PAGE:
We study the spectral signatures and coherence properties of radiofrequency dressed hyperfine Zeeman sub-levels of 87Rb. Experimentally, we engineer combinations of static and RF magnetic fields to modify the response of the atomic spin states to environmental magnetic field noise. We demonstrate analytically and experimentally the existence of ‘magic’ dressing conditions where decoherence due to electromagnetic field noise is strongly suppressed. Building upon this result, we propose a bi-chromatic dressing configuration that reduces the global sensitivity of the atomic ground states to low-frequency noise, and enables the simultaneous protection of multiple transitions between the two ground hyperfine manifolds of atomic alkali species. Our methods produce protected transitions between any pair of hyperfine sub-levels at arbitrary (low) DC-magnetic fields.
Now on arXive !n
Our paper on the detection of gravitational waves using ground-based matterwave interferometers has just been accepted by Classical and Quantum Gravity:
Canuel et al 2020 Class. Quantum Grav. https://doi.org/10.1088/1361-6382/aba80e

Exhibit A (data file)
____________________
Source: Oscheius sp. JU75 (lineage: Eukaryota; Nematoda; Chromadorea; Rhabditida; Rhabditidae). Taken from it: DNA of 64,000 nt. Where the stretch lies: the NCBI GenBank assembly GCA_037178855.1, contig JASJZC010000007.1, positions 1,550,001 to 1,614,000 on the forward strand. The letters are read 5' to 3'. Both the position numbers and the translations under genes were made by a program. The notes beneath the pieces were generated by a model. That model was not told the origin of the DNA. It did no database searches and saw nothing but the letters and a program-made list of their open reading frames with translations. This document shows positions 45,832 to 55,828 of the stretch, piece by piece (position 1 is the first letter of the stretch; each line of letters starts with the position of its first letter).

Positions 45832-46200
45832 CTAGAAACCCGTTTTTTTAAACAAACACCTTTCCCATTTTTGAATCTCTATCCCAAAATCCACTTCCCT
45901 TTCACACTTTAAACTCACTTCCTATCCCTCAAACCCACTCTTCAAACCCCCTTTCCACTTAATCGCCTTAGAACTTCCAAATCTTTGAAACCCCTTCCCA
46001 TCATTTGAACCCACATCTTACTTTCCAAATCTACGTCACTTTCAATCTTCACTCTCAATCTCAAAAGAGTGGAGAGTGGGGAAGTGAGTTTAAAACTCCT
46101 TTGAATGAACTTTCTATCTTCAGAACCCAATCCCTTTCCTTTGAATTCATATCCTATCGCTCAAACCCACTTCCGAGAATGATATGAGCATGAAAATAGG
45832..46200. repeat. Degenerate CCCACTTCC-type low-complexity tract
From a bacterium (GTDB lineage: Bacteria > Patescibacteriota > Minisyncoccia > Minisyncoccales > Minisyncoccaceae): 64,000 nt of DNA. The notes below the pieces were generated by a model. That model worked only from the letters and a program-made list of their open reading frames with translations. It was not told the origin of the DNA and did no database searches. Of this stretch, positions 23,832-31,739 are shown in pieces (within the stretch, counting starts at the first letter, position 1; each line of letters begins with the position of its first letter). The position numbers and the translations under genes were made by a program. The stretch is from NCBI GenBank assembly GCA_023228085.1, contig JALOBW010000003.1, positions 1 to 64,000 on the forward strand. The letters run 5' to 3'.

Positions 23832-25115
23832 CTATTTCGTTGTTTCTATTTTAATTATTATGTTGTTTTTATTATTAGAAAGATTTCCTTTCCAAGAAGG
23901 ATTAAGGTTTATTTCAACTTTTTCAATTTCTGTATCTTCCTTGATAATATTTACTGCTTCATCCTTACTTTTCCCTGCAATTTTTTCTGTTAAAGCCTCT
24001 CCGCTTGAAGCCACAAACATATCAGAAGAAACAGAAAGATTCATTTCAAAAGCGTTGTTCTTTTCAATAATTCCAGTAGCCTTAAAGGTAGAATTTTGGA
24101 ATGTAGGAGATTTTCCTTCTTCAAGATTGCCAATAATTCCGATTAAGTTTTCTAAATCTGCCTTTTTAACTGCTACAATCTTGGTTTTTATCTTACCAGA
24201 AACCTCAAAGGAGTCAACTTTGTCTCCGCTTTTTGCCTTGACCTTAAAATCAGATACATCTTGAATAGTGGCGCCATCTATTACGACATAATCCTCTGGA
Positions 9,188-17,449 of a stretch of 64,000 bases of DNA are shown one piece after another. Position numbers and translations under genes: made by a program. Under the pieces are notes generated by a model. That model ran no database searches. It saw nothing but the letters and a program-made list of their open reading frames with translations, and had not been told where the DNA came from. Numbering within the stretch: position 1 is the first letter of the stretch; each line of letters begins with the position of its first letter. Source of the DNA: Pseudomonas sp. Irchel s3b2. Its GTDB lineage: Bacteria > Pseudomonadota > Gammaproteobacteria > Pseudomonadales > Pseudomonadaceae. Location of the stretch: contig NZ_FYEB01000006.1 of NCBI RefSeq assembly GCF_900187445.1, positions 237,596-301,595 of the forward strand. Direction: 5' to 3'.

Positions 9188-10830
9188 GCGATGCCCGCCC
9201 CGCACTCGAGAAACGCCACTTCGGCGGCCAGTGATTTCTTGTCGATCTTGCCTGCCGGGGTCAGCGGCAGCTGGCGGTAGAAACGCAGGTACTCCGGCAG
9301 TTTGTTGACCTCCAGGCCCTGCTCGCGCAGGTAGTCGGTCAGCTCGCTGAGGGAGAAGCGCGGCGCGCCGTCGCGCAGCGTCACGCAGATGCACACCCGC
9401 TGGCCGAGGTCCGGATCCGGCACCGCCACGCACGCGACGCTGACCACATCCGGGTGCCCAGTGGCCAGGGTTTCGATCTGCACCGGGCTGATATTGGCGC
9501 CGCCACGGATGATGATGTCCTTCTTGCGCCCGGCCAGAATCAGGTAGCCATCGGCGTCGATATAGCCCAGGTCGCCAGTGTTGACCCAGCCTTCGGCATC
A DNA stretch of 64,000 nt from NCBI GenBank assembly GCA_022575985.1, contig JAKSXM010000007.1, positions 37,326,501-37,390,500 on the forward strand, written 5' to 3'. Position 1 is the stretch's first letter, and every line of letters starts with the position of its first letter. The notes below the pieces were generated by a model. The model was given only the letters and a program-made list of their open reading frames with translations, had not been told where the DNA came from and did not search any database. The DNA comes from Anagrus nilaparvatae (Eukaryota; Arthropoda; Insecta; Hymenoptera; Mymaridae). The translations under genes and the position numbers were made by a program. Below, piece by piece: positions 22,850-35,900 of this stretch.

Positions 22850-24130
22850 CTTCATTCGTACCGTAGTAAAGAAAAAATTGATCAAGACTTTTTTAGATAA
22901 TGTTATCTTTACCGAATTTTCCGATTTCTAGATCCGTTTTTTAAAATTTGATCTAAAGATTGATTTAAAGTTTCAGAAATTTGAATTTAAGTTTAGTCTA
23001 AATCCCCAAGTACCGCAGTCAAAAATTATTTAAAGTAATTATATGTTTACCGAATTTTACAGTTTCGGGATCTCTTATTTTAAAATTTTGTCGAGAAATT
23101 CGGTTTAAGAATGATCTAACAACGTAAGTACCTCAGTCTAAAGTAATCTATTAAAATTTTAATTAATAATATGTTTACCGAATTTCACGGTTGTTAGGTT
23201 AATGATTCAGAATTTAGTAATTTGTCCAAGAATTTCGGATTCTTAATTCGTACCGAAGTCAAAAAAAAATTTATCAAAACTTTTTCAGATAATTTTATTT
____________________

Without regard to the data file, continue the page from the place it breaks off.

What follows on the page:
Gravitational Waves (GWs) were observed for the first time in 2015, one century after Einstein predicted their existence. There is now growing interest to extend the detection bandwidth to low frequency. The scientific potential of multi-frequency GW astronomy is enormous as it would enable to obtain a more complete picture of cosmic events and mechanisms. This is a unique and entirely new opportunity for the future of astronomy, the success of which depends upon the decisions being made on existing and new infrastructures. The prospect of combining observations from the future space-based instrument LISA together with third generation ground based detectors will open the way towards multi-band GW astronomy, but will leave the infrasound (0.1 Hz to 10 Hz) band uncovered. GW detectors based on matter wave interferometry promise to fill such a sensitivity gap. We propose the European Laboratory for Gravitation and Atom-interferometric Research (ELGAR), an underground infrastructure based on the latest progress in atomic physics, to study space-time and gravitation with the primary goal of detecting GWs in the infrasound band. ELGAR will directly inherit from large research facilities now being built in Europe for the study of large scale atom interferometry and will drive new pan-European synergies from top research centers developing quantum sensors. ELGAR will measure GW radiation in the infrasound band with a peak strain sensitivity of 3.3×10-22/√Hz at 1.7 Hz. The antenna will have an impact on diverse fundamental and applied research fields beyond GW astronomy, including gravitation, general relativity, and geology.